Setting Realistic Resolutions

Setting Realistic Resolutions

Millions of individuals set New Year’s resolutions each year; however, the likelihood of actually sticking to these resolutions is actually quite low. In fact, up to 40% of Americans will set a New Year’s resolution, while approximately only 8% will follow through, according to a recent Forbe’s magazine poll.  There are many reasons why we may fail, which include setting overly complicated goals, goals that are not realistic, and not being specific enough on our resolutions. Here are some simple tips for setting – and achieving – a New Year’s resolution:

  • Keep it simple. I recommend setting just one, maybe two goals. Once you achieve those you can always set one (or two) more, but if we set too many goals at once, we are less likely to achieve them.
  • Be specific. This helps to make our goals more tangible. Instead of saying, I will get stronger, set a goal that says I will hit a PR in my deadlift, or I will be able to back squat 200 lbs, or I will decrease my body fat percentage by 2 percentage points. These are all specific, tangible goals and thus gives us something concrete towards which we can work.
  • Consider breaking your goal up into smaller parts. If your goal is a lofty one – say that you are clean and jerking 95 lbs and you want to get to 125 lbs, set benchmarks along the way with time frames – perhaps you aim to be at 105 lbs by May, 115 lbs by September, and 125 lbs by December. You get the picture.
  • Set some accountability. Chris did this with on the FB site a month or so ago – he had everyone post their goal(s) on the group page. This creates accountability. If your goal is to eat more fruits and vegetables, tell your partner what your goal is so that they can support you in this. When we share what we want to do we know we are 4 times more likely to achieve our goals.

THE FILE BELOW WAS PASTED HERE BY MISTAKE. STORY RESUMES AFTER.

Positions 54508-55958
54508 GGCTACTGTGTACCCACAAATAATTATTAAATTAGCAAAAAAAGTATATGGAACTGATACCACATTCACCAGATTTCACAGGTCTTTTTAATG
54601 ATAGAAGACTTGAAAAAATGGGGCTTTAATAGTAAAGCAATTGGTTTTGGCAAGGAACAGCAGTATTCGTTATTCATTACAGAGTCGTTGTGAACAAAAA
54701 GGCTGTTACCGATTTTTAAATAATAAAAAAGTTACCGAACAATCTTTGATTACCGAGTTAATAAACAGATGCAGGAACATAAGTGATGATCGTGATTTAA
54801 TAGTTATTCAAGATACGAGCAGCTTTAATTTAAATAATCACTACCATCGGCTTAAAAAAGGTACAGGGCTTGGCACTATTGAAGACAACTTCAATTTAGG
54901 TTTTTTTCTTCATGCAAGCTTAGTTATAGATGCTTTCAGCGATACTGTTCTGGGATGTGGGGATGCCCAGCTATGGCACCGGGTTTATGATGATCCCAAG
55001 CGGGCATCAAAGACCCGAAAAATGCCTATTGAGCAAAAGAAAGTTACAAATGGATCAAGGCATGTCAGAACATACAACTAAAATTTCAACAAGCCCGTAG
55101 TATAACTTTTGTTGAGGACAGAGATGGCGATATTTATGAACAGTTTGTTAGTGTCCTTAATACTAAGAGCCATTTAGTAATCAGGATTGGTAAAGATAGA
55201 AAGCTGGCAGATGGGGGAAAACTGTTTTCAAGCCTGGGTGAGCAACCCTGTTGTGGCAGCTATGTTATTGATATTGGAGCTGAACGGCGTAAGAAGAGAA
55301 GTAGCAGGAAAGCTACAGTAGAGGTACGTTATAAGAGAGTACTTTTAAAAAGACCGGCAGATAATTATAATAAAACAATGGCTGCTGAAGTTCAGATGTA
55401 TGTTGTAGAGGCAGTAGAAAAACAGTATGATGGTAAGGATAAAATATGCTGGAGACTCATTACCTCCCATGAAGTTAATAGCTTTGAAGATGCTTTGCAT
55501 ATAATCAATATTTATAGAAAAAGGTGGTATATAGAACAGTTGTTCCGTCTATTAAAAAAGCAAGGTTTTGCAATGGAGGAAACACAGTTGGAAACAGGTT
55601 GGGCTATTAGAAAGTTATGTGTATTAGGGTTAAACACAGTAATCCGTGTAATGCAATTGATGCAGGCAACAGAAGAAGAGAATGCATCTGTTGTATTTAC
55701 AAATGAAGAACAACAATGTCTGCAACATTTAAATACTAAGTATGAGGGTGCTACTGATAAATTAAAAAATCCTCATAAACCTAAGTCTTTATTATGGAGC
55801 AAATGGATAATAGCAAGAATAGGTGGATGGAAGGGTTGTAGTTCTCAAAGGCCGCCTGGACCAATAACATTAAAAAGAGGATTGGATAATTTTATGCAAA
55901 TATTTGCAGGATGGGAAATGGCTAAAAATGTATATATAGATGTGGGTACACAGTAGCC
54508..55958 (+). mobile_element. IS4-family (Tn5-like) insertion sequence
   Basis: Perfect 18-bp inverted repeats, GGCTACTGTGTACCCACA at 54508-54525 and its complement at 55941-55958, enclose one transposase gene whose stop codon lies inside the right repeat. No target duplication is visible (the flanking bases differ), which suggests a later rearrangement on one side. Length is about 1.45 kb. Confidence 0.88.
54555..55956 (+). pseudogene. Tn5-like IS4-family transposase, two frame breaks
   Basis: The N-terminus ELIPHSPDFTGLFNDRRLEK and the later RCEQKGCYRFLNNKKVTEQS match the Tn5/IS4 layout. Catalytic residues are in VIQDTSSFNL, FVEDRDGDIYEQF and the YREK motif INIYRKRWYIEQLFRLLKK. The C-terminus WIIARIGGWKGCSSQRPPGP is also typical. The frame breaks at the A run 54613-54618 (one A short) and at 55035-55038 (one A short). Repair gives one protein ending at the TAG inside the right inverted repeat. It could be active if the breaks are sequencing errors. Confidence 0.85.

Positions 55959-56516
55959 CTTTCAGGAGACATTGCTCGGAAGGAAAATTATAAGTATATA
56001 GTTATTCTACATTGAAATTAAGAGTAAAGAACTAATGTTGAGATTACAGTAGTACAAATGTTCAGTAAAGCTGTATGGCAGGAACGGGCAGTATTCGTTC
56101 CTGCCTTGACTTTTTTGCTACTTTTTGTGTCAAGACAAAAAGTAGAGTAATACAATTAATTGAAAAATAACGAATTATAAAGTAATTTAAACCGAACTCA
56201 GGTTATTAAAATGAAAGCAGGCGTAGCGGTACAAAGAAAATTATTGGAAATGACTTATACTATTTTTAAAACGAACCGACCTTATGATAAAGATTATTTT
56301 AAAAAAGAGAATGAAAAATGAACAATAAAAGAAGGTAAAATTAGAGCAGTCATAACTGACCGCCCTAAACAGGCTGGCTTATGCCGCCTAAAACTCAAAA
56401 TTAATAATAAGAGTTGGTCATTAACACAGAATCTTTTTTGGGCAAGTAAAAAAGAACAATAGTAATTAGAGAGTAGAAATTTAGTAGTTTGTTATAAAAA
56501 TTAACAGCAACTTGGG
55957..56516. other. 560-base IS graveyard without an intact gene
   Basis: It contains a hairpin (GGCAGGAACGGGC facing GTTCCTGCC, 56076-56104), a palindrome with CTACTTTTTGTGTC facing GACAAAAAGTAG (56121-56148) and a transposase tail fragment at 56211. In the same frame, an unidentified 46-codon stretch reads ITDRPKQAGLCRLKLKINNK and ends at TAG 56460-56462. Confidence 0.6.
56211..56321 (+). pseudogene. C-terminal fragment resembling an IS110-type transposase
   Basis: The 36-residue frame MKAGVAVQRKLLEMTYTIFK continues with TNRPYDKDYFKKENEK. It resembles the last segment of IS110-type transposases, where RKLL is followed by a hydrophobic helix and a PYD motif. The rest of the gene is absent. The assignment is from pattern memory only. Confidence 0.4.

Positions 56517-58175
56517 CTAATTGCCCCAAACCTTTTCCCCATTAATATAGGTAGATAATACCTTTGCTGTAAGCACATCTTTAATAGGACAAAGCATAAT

• On that same note, make it visible. Set the background picture on your phone as an image that represents your goal, write it on a whiteboard at home or at the office, have an image in the kitchen that visually demonstrates your goal (such as a picture of the plate method) – set yourself up so that you see your goals daily.
  • Avoid goals that are all-or-nothing. (This also supports the recommendation to make it a realistic goal.) We have this inner-rebel that rebels against these absolutes. Instead of saying, ‘I will have no sweets this year,’ think of what your current pattern is and adjust it downward in a realistic way. Perhaps you have a sweet a couple of times a day. Instead of having no sweets at all, your goal can be only having one sweet a week.

Overall goals should be SMART – specific, measurable, attainable, realistic, and timely – so when you are setting your goals be sure to set yourself up to be successful!


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